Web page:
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Fundam Clin Pharmacol. 2012 Oct;26(5):632-43. doi: 10.1111/j.1472-8206.2011.00964.x. Epub 2011 Jul 1.

Effects of respiratory mechanical forces on the pharmacological response of lung cancer cells to chemotherapeutic agents.

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1
The University of Kansas Cancer Center, The University of Kansas Medical Center, Kansas City, KS 66160, USA.

Abstract

In vitro screening of chemotherapeutic agents is routinely carried out in static monolayer cell cultures. However, drugs administered to patients act in the presence of various microenvironments in vivo. For example, in lung tumors, mechanical forces are constantly present and do affect the physiological response of the lung tissue to a variety of therapeutic agents. We hypothesized that mechanical forces may affect the response of lung tumors to chemotherapeutic agents and studied the effects under simulated conditions. First, we examined the effects of simulated forces that approximate normal respiration on the proliferation and morphology of NCI-H358 and A549 cell lines. Then, we studied the effects of the simulated forces on the ability of Paclitaxel, Doxorubicin, Cisplatin, Zactima and an experimental drug to induce cytotoxicity in both cell lines. Cells were treated with the drugs in the presence or absence of simulated forces (20% maximum strain and 15 cycles/minute) that approximate human lung expansion and contraction. Cell proliferation and the effectiveness of the drugs were assessed. Using a standard exponential cell growth model, it was determined that mechanical forces significantly reduced the proliferation of both cell lines. Interestingly, forces also significantly lowered the effectiveness of all drugs except Zactima in A549 cells, while in NCI-H358 cells, Zactima was the only drug that demonstrated an increase in effectiveness owing to applied forces. Our results demonstrate that mechanical forces have significant impact on cell survival and chemotherapeutic efficacy and may be of significance in engineering improved screening assays for antitumor drug discovery.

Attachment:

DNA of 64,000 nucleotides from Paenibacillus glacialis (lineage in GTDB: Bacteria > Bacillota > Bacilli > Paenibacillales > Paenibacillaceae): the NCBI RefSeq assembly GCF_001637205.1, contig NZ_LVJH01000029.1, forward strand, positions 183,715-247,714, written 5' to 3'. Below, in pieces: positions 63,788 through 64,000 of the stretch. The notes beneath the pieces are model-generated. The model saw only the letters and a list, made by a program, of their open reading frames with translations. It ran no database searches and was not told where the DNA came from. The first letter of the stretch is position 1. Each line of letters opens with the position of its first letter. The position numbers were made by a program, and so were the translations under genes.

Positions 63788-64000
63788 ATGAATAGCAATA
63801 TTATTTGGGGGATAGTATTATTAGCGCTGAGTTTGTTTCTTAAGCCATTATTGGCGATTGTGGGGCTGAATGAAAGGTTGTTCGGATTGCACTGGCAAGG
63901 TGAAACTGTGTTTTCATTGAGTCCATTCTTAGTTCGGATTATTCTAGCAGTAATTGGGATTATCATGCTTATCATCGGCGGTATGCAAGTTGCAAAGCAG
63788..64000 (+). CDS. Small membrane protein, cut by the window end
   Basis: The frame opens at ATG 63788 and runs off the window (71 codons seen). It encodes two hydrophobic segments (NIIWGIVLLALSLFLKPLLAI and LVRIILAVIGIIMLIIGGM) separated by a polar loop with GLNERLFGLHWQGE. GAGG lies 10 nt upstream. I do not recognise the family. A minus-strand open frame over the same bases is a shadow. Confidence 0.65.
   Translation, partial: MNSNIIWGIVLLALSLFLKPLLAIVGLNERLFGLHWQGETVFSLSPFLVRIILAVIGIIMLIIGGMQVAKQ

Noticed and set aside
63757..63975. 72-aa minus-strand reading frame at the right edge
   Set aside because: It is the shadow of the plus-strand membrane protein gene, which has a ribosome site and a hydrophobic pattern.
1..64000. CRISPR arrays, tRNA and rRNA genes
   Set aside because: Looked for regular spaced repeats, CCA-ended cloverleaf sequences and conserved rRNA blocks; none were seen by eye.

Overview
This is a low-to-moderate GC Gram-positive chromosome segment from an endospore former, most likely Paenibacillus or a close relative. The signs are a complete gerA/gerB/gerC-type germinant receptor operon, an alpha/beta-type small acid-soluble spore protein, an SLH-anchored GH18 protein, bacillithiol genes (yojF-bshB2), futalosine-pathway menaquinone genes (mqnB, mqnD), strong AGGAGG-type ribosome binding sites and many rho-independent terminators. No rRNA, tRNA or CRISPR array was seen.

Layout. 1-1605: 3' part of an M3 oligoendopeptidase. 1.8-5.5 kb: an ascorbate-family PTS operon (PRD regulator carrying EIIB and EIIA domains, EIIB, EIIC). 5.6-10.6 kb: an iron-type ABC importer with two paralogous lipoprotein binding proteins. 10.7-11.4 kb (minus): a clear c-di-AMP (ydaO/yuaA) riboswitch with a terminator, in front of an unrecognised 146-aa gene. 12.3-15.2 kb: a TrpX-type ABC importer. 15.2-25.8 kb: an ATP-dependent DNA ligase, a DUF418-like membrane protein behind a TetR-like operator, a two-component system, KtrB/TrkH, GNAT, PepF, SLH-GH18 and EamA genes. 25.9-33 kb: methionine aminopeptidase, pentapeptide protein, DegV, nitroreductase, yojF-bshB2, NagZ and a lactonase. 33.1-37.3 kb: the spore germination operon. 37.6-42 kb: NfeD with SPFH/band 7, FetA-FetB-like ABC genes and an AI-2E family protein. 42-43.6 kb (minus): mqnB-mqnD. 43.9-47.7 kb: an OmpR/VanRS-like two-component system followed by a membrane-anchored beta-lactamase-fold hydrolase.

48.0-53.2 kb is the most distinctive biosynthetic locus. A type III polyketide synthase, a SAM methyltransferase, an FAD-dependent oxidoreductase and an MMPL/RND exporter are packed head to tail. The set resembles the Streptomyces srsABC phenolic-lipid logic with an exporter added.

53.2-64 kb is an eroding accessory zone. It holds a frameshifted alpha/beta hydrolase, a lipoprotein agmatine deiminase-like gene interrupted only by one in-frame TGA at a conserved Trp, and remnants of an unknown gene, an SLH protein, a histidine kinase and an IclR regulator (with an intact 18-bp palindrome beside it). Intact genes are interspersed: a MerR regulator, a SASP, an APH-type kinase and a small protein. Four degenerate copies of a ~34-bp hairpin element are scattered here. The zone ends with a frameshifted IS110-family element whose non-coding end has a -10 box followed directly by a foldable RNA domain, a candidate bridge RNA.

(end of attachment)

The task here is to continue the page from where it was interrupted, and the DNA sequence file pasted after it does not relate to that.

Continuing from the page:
[Indexed for MEDLINE]

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